How It Begins

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How It Begins

For many of us, it began like this:

It was a Huffy BMX, black with graphics that could only be described as “radical.”  Pads on the handlebars and top-tube, “bear-trap” pedals, and real brakes – front and rear – that were operated by hand levers, not a coaster brake.  I would park it right in the middle of the garage, like it was some secret military vehicle, ready to launch and go shoot down a Russian spy satellite.  A group of us would ride together, and in my mind we were a squadron of P-51s, desperados riding into town, the A-Team saving the day, White Fang and his wolf pack.  It was the first thrill of riding.

Lead photo by J.BC

It was the days before kids had to wear helmets, knee pads, and inflatable suits every time they left the house.  Before we took a screen with us everywhere we went.  By today’s standards, we were neglected, in that not every waking moment of our young lives was scheduled for us.  For long afternoon stretches, we were unsupervised and, lacking cell phones, unreachable.  It was the first thrill of freedom.

It was wheelies and makeshift jump-ramps at the bottom of the driveway.  Racing like mad to the end of the sidewalk, then into the woods that now are gone.  Improvised games, often involving ridiculous tests of bravery or pain tolerance, abounded.  Jumping curbs and flying tackles was the norm.  It was the first thrill of danger.

It was the first thing that I was mechanically responsible for.  I found tools in the basement and tinkered.  I went through rear tires pretty quickly and learned how to change them.  It was the first thrill of self-reliance.

Few pleasures in life are as purely exhilarating as your first bicycle.  That taste of riding, freedom, danger, and self-reliance is intoxicating.  In many things, we give up childlike wonder as we settle into routine and predictability.  As the likelihood of ever actually becoming an astronaut asymptotically approaches zero, the anticipation of real magic dwindles.

But those of us who ride keep it alive.  Most of us started at one point on a bicycle, and we can still feel the burning in our thighs as we tried to pedal as fast as we possibly could.  If you were like me, you even twisted your right wrist, opening an imaginary throttle to the stops.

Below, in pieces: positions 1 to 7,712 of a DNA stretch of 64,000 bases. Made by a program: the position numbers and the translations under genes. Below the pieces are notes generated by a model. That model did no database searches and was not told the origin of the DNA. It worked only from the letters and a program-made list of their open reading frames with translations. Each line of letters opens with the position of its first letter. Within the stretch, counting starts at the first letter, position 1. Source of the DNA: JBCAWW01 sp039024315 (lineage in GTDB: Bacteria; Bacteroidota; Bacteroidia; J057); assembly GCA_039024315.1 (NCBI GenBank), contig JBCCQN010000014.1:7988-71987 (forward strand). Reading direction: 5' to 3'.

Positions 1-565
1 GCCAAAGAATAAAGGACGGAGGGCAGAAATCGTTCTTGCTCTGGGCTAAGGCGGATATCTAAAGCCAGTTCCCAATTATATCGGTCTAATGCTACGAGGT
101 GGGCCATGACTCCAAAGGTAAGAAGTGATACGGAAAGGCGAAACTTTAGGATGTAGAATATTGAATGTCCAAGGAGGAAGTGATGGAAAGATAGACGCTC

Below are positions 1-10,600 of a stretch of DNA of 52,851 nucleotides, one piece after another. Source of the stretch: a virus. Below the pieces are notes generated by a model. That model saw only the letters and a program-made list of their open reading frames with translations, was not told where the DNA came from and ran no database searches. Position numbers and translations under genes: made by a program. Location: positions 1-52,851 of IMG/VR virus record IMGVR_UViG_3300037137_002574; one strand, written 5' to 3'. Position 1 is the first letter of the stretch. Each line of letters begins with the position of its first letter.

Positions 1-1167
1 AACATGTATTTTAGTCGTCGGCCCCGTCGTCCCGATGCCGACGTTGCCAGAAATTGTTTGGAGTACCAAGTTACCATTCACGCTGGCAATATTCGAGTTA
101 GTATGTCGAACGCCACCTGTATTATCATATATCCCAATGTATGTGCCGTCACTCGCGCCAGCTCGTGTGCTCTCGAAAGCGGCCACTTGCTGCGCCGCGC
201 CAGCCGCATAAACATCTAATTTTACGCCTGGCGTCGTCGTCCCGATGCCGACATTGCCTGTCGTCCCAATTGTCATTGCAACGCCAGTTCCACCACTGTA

Thirty-plus years later, I still feel every bit of that thrill.  This is something that does not have to dwindle.  We don’t need fantasy or regrets: we have motorcycles.

So be sure to wave to the kids in your neighborhood on their bicycles.  After all, they’re bikers, too.

  • Zack

    I can get behind any article that has a White Fang reference.

  • DavidyArica Freire

    That’s why motorcycles and bicycles are so inter correlated. In fact, I want to make something of a bicycle holder to go on my motorcycle. I’ve seen a couple but I want one that’s integrated to my top rack on my bike. Probably something custom

  • MichaelEhrgott

    Sidenote: Wheelies are not any less fun now than when you were 10.

    • nick2ny

      My first thrill of anti-wheelie. My first thrill of anti-stoppie, and of traction control.

  • Brian

    I miss my old GT Pro-Performer with Z-Rims that flexed and axle pegs for doing any number of assorted things that by most standards today would be viewed as generally stupid. Had it tricked out with a nice gooseneck and a laid back seat post and some origional Oakley grips. It survived through most of the abuse and jumps I put it through, even when having to replace tubes and worn out tires, which was more excitement than a chore. Oh the days of simplicity when it was Mongoose vs. GT vs. Kuwahara vs. Redline and so on. The days that led us to know that despite how badassed any one bike was, it was only as good as the guy riding it and we KNEW it.

    • Robotribe

      You rich kids and your Z-Rims. Fah!
      Sincerely,
      A poor jealous teen from 1984 on a secondhand Mongoose dreaming of a PK RIPPER

      • Brian

        I wish I was the rich kid. I bought my GT from a police auction. I hustled peoples grocery bags into their cars on Saturday mornings for tips for the money to balance the deal I made in trade for those wheels. There was a nice set of Skyway Tuffwheels 2′s that came on the bike when I bought it .

        • Robotribe

          Just teasing. My tips came from bussing tables at my grandmother’s restaurant. That did provide for a really awesome yellow Haro number plate and those weird circle-shaped platform pedals.

          Anyway, I definitely agree with the spirit of the post; bicycles are the gateway drug to motorbikes.

  • Luis Fernando Ponce

    love that, I still do not wear cell phone.

  • McSpofforson